Energy Costs for Outdoor Water Features - Carolina Country

Energy Costs for Outdoor Water Features

Calculate the cost to keep water flowing year-round

By Hannah McKenzie

Energy Costs for Outdoor Water Features

Q:I love watching the birds in my garden and have decided to take the next step of adding a water feature for them to drink and bathe. There are so many options — a simple birdbath, fountain or even an artificial stream — and many use a recirculating water pump that consumes electricity. How much could a water feature increase my energy bill?

A: For as little as the cost to operate one LED bulb, a fountain can be a great low-cost garden feature. Watching birds is such a calming hobby and enjoyed by all ages. North Carolina is a year-round home to songbirds like the chickadee, cardinal, tufted titmouse and my favorite — the wily Carolina wren. We also host a variety of migratory birds like purple martins, orioles and thrushes who arrive every spring to build nests and raise their young.

While birds typically get the water they need from their food, puddles, morning dew, or nearby ponds or streams, a garden water feature may be a welcome respite during a drought. Plus, the soothing hum and bird bathing antics should be a delight.

The sound of moving water attracts birds, but as you pointed out, the addition will likely increase your energy bill. Shockingly, submersible water pumps for most birdbaths and fountains use between 2.5 and 23 watts, which translates to just $3 on up to $25 per year for non-stop operation. Before purchasing a pump, you can confirm its energy use by looking for its wattage and then doing a little math. This is especially important when considering a larger water feature, like a koi pond or waterfall, which could increase your energy bill by hundreds of dollars.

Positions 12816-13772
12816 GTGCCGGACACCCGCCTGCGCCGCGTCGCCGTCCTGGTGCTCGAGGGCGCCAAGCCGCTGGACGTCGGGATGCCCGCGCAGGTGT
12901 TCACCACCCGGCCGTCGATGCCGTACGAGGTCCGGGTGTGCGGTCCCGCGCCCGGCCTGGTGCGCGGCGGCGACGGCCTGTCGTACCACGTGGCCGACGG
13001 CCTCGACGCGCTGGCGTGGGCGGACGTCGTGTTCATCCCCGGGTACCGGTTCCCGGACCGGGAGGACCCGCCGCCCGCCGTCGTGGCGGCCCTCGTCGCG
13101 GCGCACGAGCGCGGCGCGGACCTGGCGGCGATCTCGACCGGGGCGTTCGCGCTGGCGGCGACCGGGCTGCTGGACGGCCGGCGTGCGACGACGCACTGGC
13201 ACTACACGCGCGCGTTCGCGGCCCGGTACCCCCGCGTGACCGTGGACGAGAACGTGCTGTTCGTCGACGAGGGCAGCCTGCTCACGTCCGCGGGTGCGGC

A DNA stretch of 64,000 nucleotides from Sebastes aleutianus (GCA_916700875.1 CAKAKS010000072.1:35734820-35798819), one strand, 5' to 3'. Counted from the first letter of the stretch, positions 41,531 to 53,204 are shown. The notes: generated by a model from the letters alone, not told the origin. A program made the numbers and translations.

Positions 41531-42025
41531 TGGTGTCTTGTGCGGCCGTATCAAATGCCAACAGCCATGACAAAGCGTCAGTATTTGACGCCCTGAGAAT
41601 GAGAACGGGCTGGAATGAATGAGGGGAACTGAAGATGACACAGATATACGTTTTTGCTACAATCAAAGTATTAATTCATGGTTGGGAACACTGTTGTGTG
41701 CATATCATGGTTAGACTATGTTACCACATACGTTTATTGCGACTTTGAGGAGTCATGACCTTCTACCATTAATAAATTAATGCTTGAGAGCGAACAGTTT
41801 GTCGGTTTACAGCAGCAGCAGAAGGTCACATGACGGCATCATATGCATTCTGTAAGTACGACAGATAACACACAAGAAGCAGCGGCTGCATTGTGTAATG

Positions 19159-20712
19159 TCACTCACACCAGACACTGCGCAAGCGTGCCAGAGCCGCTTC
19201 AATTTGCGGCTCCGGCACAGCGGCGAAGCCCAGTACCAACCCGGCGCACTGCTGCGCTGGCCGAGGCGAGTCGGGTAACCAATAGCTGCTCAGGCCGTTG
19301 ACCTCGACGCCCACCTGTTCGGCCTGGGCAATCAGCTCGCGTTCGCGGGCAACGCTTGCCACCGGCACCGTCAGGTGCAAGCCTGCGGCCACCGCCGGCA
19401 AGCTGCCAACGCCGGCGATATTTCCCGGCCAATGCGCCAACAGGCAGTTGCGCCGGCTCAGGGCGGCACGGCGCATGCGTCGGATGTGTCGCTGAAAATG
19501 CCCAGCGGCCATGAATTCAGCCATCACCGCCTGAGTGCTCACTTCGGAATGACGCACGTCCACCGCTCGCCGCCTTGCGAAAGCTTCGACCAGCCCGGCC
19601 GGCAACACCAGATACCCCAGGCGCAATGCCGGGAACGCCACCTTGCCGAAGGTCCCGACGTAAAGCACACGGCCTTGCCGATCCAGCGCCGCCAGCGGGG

Other options that won’t increase your energy bill include:

  • A simple shallow basin with a non-slip surface. I am always amused to watch birds bathing in my sons’ Tonka dump trunk after a rainstorm.
  • Use solar power. Some fountain pumps come with a solar panel similar to solar garden lights. Solar panels with battery storage, often found at agricultural supply stores, can also power a water feature, which is especially appealing if an electrical outlet is far away. This option will continue to be more affordable as solar energy and battery storage technology becomes less expensive.
  • Cleaning a birdbath or fountain weekly is crucial for keeping the birds healthy and preventing mosquitoes from breeding. An old dishwashing brush and a cleaner like Bon Ami will do the trick, but any soap and chlorine bleach will work fine as long as you rinse thoroughly with water. Also, freezing temperatures will make some water features vulnerable to damage, so be sure to drain, cover or warm yours depending on manufacturer recommendations and the weather.

For more detail on making your property a bird haven, visit the North Carolina Cooperative Extension Service. Audubon North Carolina is another excellent resource for learning to support wild birds in our state, and its native plants program is great fun for wildlife gardeners.

Happy birding!

Calculate the cost

You can find the annual cost of an electric pump using this online calculator. To be more precise, adjust the electric rate to your own kWh.

About the Author

Hannah McKenzie is a residential building science consultant at Advanced Energy in Raleigh who specializes in working with nonprofit developers like Habitat for Humanity to make new affordable housing energy efficient.

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